Work site-based cancer prevention: Primary results from the working well trial

Glorian Sorensen, Beti Thompson, Karen Glanz, Ziding Feng, Susan Kinne, Carlo DiClemente, Karen Emmons, Jerianne Heimendinger, Claudia Probart, Edward Lichtenstein

Research output: Contribution to journalArticle

161 Scopus citations

Abstract

Objectives. This paper presents the behavioral results of the Working Well Trial, the largest US work site cancer prevention and control trial to date. Methods. The Working Well Trial used a randomized, matched-pair evaluation design, with the work site as the unit of assignment and analysis. The study was conducted in 111 work sites (n = 28 000 workers). The effects of the intervention were evaluated by comparing changes in intervention and control work sites, as measured in cross-sectional surveys at baseline and follow-up. The 2-year intervention targeted both individuals and the work- site environment. Results. There occurred a net reduction in the percentage of energy obtained from fat consumption of 0.37 percentage points (P = .033), a net increase in fiber densities of 0.13 g/1000 kcal (P = .056), and an average increase in fruit and vegetable intake of 0.18 servings per day (P = .0001). Changes in tobacco use were in the desired direction but were not significant. Conclusions. Significant but small differences were observed for nutrition. Positive trends, but no significant results, were observed in trial-wide smoking outcomes. The observed net differences were small owing to the substantial secular changes in target behaviors.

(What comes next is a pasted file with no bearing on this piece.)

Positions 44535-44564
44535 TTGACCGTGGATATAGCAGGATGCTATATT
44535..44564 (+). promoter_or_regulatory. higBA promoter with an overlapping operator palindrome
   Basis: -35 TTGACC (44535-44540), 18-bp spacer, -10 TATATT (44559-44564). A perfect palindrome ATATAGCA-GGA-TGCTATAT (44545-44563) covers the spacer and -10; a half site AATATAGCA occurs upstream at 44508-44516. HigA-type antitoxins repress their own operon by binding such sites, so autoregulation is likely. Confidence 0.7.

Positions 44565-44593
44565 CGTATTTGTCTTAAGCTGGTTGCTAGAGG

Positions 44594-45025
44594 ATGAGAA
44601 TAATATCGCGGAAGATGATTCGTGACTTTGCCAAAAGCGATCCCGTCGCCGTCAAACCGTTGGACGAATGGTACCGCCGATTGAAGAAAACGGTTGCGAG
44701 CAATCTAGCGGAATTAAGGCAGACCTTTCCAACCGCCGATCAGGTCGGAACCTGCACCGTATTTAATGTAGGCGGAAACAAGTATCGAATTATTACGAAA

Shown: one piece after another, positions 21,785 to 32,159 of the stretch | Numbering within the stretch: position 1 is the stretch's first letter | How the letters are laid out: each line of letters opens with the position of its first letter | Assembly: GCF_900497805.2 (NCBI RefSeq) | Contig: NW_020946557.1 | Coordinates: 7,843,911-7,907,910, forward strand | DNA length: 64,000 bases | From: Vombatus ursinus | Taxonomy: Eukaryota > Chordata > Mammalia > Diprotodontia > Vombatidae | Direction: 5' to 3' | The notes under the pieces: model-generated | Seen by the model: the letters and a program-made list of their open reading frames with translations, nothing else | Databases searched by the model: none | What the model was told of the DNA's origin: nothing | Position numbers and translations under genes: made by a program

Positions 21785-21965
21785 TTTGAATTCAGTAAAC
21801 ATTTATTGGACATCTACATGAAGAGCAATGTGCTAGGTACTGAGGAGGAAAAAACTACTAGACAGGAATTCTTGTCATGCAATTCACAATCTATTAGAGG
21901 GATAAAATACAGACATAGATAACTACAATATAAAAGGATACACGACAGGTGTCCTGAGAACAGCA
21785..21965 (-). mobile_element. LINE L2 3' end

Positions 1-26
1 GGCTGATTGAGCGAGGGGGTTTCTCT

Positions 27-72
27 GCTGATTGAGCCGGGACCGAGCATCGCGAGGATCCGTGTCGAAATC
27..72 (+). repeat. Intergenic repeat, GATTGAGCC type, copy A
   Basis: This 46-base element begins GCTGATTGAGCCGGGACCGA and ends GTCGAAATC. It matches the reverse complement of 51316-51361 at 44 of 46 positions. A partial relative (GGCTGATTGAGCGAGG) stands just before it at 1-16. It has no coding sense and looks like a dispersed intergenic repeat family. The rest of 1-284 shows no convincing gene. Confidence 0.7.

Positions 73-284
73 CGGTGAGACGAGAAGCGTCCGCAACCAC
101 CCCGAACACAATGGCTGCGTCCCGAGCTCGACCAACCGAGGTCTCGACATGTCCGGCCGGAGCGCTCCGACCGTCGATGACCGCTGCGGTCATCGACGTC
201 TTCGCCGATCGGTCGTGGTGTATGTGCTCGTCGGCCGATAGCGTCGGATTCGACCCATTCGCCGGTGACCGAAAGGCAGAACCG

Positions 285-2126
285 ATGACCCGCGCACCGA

Original languageEnglish (US)
Pages (from-to)939-947
Number of pages9
JournalAmerican journal of public health
Volume86
Issue number7
DOIs
StatePublished - Jul 1996

All Science Journal Classification (ASJC) codes

  • Public Health, Environmental and Occupational Health

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    Sorensen, G., Thompson, B., Glanz, K., Feng, Z., Kinne, S., DiClemente, C., Emmons, K., Heimendinger, J., Probart, C., & Lichtenstein, E. (1996). Work site-based cancer prevention: Primary results from the working well trial. American journal of public health, 86(7), 939-947. https://doi.org/10.2105/AJPH.86.7.939